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SA's story line: Biting unemployment

Oct 31 2014 06:00
Johannesburg - High and long-term unemployment are critical problems facing the country as the jobless feel the creeping effects of poverty, said statistician general Pali Lehohla.

"The story line in South Africa is that we are in a high unemployment state, over a very long period of time from 2008, and we can go back to 2001," he said at the release of Stats SA's 2014 third quarter labour force survey in Pretoria.

"We have been swimming in that state for quite some time. Those who are in non-permanent employment are really vulnerable... When you don't work you lose skills and you lose capacity to perform, and then you become less employable."

Those who did not work faced a downward cycle and as a result of not working were feeling the creeping effects of poverty.

Long-term unemployment

Lehohla said that long-term unemployment is a problem facing policymakers as they seek to address joblessness.

"We see that 1.4 million people have been out of jobs for more than five years. Now, is it possible to rehabilitate such people?" Lehohla asked while presenting Stats SA's 2014 third quarter labour force survey in Pretoria.

"Policy has to now focus on those who have been out of jobs for more than five years. Is there a small step for rescue or are you condemned?"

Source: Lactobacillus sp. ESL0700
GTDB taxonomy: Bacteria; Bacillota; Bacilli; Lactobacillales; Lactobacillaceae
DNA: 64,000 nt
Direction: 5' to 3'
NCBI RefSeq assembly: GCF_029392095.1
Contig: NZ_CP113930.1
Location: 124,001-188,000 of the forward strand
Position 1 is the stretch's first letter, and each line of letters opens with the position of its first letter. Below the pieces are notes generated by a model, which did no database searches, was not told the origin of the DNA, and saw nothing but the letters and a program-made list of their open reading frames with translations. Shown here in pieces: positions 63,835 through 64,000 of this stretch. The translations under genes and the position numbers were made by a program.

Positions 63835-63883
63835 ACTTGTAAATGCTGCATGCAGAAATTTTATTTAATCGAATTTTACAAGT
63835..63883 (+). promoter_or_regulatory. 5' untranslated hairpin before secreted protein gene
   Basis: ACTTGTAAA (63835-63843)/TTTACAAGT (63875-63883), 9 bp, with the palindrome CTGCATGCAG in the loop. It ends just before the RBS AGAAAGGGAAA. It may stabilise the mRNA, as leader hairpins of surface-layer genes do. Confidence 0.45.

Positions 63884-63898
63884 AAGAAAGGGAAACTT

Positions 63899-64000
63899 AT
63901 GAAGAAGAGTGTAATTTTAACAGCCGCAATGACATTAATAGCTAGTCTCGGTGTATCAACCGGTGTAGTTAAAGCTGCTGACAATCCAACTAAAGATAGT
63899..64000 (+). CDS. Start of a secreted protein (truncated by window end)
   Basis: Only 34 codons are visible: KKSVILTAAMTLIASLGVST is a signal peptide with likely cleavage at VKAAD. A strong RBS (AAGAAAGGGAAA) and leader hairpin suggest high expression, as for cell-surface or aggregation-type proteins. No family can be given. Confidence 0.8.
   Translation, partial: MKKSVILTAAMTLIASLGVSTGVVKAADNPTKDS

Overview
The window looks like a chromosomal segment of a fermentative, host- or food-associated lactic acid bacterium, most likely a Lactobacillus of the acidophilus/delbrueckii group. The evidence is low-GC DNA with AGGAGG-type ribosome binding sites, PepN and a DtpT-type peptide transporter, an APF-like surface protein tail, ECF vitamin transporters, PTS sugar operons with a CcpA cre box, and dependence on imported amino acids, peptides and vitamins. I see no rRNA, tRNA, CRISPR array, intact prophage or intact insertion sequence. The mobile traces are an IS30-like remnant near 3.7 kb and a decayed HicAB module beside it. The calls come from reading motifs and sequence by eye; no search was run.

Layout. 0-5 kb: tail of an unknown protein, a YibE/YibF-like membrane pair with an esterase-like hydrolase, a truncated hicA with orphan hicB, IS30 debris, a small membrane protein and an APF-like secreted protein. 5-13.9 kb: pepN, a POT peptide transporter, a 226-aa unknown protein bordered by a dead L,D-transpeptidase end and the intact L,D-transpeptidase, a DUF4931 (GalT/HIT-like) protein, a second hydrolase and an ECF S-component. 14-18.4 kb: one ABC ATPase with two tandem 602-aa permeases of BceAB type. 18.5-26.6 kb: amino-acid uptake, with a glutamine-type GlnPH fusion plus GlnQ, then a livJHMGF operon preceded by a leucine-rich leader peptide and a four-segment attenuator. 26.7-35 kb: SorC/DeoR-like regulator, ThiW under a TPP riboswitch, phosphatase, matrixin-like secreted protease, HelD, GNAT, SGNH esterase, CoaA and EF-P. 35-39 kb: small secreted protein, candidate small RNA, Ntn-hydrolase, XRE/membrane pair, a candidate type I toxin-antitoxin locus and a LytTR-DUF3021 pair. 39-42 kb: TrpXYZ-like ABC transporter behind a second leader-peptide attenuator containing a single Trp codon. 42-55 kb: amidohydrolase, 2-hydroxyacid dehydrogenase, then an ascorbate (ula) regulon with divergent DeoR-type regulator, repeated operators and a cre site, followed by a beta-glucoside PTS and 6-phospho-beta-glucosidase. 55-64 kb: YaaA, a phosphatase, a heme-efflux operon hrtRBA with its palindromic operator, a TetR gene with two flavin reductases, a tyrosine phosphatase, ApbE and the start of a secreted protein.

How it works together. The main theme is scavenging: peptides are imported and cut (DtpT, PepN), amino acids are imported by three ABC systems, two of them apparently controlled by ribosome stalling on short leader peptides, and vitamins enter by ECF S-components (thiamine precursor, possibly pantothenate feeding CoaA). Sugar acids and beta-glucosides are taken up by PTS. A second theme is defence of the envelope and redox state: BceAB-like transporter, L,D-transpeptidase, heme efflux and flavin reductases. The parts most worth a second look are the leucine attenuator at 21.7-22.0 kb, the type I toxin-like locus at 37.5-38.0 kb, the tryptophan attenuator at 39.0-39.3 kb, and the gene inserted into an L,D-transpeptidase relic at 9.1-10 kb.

A total of 1.1m people had been out of work for one to three years, 1m for three to five years, 739 900 for six months to a year, and 737 000 people for less than six months.

What to focus on?

"What do you prioritise? Do you prioritise those who have just been short-term out of employment or those who are long-term?" Lehohla asked.

Of unemployed black people, 67.3% were in long-term unemployment, 64.8% of unemployed Indians and Asians, 59.9% of unemployed coloureds, and 50.1% of unemployed whites.

The Free State had the highest official unemployment rate, at 34.6%, followed by the Northern Cape (29.7), Eastern Cape (29.5), Mpumalanga (29.3), North West (26.8), Gauteng (24.6), KwaZulu-Natal (24.1), Western Cape (23.6), and Limpopo (15.9).

The labour force

Out of a working population of 35.5 million people, aged between 15 and 64, 20.3m formed the labour force. A total of 15.1m people had jobs in South Africa in the third quarter of 2014, and 5.2m were unemployed.

Of the 15.1m employed, 10.8m were employed in the formal sector and 2.4m in the informal sector. A total of 670 000 people were employed in the agricultural sector while 1.29m were employed in private households.

The labour force participation rate, being the total labour force divided by the working age population, was 57.1%, a 0.2% drop from the second quarter.

The absorption rate, being the total number of employed divided by the working age population, was 42.6%, a 0.1% drop from the second quarter.

Employment facts

Among those employed, 23.2% were employed in the community and social services sector, 21.1% in the trade sector, 13.4% in the finance sector, 11.5% in manufacturing, and 8.5% in construction.

Private households contributed 7.8% of employed people, while transport was 6.2%, agriculture 4.5%, mining 2.9%, and utilities 0.8%.

Of the working age population, 27.8% of woman were officially unemployed, a 0.3% decrease from the second quarter of 2014, while 23.4% of men were officially unemployed.

Unemployed persons were those aged 15 to 64 years of age actively looking for work or who tried starting a business in the weeks preceding Stats SA's survey.

When using the expanded unemployment rate, 39.9% of women and 32.3% of men were unemployed.

pali lehohla  |  poverty  |  unemployment


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